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Though it is often defined as reverence given to a divine being or power, worship need not have supernatural implications. The origin of the word "worship" is in the Old English weorthscippen, meaning to ascribe worth to something, to shape things of worth. We worship, then, whenever we ascribe worth to some value, idea, object, person, experience, attitude, or activity—or whenever we give form or shape to that which we have already found to be of worth.
While one is alone or part of a group. Whenever something beautiful is perceived; whenever there is a deep sense of connectedness with other persons, with the natural world, or with the transcendent (however defined); whenever one gains insight or a new sense of wholeness; whenever one perceives an ethical challenge; whenever life is deliberately focused or ordered—in all these situations one is worshipping.
Most studies of religious experience have focused on the individual. The work of Abraham Maslow on "peak experiences" has attracted the attention of many Unitarian Universalists. Maslow however, did not deal with the collective dimension of these experiences of meaning. In fact, he questioned whether peak experiences could be created or cultivated. To him they seem spontaneous, totally unplanned.
When we gather together for worship, however, we are making the assumption that we can create some kind of common experience. Common worship is a deliberate shaping, ordering, or recalling of the things of worth which we experience individually at various moments in our lives. This shaping is done in the context of a community of persons who share common values, ideas, and attitudes.
No matter how many values and ideas we share, however, few of us are at the same place in life either cognitively or emotionally. Each of us is in process. It would be easy to shape a worship service that lacked the breadth, imagination, and evocative power that a varied and intergenerational community needs. That liturgy would no doubt satisfy a few of us who happened to be at the same place in life, sharing the same age, sentiment, economic class, social status, or theological viewpoint. We could put together a liturgy that in its clear-cut rationality excludes everything beyond our present range of appreciation and understanding. We could exclude humanists or theists, traditionalists or modernists, Socialists or Republicans, and end up with a righteous remnant of two or three.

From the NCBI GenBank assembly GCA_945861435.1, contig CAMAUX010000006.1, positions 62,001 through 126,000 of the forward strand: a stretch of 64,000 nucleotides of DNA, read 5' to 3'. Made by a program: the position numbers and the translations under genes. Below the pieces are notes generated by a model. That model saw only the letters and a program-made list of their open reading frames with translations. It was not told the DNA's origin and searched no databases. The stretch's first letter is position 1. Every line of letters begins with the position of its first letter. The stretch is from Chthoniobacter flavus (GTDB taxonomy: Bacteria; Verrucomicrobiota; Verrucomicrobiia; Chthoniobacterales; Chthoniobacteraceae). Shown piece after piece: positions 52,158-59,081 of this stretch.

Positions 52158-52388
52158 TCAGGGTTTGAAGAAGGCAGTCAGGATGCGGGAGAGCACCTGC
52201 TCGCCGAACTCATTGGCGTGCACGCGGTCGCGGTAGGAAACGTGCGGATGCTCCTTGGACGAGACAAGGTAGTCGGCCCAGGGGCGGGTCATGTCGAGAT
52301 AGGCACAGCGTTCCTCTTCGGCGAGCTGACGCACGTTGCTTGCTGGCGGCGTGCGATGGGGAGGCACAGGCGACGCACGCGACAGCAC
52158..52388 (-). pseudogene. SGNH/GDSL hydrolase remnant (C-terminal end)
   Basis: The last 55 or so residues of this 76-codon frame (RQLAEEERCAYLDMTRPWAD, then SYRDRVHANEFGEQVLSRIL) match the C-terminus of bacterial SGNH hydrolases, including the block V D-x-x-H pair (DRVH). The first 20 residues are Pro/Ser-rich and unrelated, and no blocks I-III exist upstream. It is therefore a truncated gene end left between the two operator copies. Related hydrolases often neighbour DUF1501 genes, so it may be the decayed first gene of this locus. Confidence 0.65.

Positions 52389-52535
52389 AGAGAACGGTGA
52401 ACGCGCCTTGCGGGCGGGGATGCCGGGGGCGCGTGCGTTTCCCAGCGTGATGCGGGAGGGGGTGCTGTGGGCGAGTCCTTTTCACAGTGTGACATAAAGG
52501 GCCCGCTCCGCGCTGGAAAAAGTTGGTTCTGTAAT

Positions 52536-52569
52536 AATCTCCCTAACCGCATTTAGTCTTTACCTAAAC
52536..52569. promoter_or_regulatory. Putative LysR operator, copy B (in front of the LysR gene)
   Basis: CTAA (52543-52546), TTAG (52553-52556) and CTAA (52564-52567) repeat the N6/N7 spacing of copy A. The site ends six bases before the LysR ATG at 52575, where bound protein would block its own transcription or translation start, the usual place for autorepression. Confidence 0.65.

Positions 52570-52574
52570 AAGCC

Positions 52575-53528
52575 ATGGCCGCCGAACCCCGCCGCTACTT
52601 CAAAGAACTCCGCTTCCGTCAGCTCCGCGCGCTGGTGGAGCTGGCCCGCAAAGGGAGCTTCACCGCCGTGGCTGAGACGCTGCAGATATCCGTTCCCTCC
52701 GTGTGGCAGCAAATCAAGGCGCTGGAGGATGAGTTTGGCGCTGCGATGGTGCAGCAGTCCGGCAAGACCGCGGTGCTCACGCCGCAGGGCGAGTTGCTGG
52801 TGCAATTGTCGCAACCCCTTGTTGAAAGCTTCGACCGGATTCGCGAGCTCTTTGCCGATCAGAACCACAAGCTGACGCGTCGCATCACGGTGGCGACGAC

But of course we are committed to a structure of experience on Sunday morning that goes beyond our differences in age, sex, politics, attitudes and lifestyle, that embraces the greatest compatible contrasts that we can manage. Our commitment is based on our belief that our religious societies are unique institutions for intergenerational encounter and upon our belief that all of us need to be reminded constantly of worlds of vision beyond our present ones.
A worship service serious about moving beyond narrowness and narcissism must have what Bernard Loomer calls "size." A worship service must be large enough to take in and integrate the diversity of our small perspectives and reorder them in light of a larger community and wholeness. A worship service that appeals only to the young, or to the old, or to the successful, or to iconoclasts, or to traditionalists, or to any other particular segment, is a service without SIZE—without that larger integrity that stretches and restores and renews our own. If you find parts of the service not speaking to your needs, say Alleluia. It may mean that your neighbor is being spoken to in the depths, and it may mean that there is more in store for you as your needs change in the unfolding years.
Only a very large liturgy can speak to us for a lifetime.
Next: The Purpose and Function of Worship
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Last updated on Monday, April 11, 2011.
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